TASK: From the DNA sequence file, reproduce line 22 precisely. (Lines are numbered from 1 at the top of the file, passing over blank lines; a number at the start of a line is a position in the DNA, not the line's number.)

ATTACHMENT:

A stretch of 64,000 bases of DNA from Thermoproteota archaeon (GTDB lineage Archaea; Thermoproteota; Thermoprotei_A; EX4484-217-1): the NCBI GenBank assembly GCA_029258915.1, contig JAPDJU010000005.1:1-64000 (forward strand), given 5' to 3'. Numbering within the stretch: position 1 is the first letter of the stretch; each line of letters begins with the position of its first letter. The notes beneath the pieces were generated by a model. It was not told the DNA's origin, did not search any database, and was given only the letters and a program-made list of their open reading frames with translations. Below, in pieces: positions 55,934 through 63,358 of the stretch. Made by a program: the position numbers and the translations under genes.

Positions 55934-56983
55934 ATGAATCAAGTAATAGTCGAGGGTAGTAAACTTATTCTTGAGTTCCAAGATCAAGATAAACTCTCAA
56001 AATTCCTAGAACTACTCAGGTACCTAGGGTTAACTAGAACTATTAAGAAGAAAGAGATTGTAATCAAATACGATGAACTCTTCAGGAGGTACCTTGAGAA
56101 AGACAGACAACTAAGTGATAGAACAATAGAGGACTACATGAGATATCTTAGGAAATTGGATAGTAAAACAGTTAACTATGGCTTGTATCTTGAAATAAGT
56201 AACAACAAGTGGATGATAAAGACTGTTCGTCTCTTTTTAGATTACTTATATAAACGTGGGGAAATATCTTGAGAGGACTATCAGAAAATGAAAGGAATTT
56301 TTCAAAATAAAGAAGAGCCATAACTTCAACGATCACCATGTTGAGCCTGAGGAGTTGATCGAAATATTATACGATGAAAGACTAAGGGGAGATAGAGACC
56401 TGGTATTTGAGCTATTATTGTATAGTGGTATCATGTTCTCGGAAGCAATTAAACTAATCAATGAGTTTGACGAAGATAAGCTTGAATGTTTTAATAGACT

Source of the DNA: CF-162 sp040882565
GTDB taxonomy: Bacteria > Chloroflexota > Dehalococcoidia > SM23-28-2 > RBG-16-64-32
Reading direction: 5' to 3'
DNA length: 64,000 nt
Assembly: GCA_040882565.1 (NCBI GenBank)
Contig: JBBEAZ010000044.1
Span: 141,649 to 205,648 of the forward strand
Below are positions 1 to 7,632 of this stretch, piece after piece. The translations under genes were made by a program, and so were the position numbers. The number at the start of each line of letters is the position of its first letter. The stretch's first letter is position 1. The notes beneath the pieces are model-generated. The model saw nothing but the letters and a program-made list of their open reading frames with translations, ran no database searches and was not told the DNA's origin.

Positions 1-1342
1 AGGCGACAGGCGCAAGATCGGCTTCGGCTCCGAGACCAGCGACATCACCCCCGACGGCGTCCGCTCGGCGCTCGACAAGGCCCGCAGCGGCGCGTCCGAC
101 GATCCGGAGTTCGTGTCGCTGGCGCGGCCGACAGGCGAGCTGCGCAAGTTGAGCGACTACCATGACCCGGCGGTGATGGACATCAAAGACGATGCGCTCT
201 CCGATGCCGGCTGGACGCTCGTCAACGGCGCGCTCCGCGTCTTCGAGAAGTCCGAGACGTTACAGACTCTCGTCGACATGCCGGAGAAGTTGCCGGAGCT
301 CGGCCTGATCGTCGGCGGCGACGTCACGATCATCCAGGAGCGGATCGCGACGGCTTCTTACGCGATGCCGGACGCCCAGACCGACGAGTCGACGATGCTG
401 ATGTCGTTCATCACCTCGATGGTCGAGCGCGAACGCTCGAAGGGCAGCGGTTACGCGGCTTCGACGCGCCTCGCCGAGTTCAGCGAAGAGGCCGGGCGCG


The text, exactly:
401 ATGTCGTTCATCACCTCGATGGTCGAGCGCGAACGCTCGAAGGGCAGCGGTTACGCGGCTTCGACGCGCCTCGCCGAGTTCAGCGAAGAGGCCGGGCGCG